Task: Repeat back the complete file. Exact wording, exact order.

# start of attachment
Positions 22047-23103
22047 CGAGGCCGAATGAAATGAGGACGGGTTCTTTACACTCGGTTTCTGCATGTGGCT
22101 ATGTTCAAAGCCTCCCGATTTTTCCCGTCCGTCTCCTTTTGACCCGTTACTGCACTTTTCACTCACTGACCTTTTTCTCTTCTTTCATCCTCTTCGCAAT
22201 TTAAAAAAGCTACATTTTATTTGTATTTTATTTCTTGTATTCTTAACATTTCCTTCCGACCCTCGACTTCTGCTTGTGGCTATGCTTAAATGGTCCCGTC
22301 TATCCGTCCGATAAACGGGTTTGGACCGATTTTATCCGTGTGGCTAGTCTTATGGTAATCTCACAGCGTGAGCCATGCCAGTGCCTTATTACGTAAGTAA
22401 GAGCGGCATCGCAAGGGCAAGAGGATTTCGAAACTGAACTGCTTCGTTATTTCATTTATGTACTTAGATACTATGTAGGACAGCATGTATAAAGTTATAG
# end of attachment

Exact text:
Positions 22047-23103
22047 CGAGGCCGAATGAAATGAGGACGGGTTCTTTACACTCGGTTTCTGCATGTGGCT
22101 ATGTTCAAAGCCTCCCGATTTTTCCCGTCCGTCTCCTTTTGACCCGTTACTGCACTTTTCACTCACTGACCTTTTTCTCTTCTTTCATCCTCTTCGCAAT
22201 TTAAAAAAGCTACATTTTATTTGTATTTTATTTCTTGTATTCTTAACATTTCCTTCCGACCCTCGACTTCTGCTTGTGGCTATGCTTAAATGGTCCCGTC
22301 TATCCGTCCGATAAACGGGTTTGGACCGATTTTATCCGTGTGGCTAGTCTTATGGTAATCTCACAGCGTGAGCCATGCCAGTGCCTTATTACGTAAGTAA
22401 GAGCGGCATCGCAAGGGCAAGAGGATTTCGAAACTGAACTGCTTCGTTATTTCATTTATGTACTTAGATACTATGTAGGACAGCATGTATAAAGTTATAG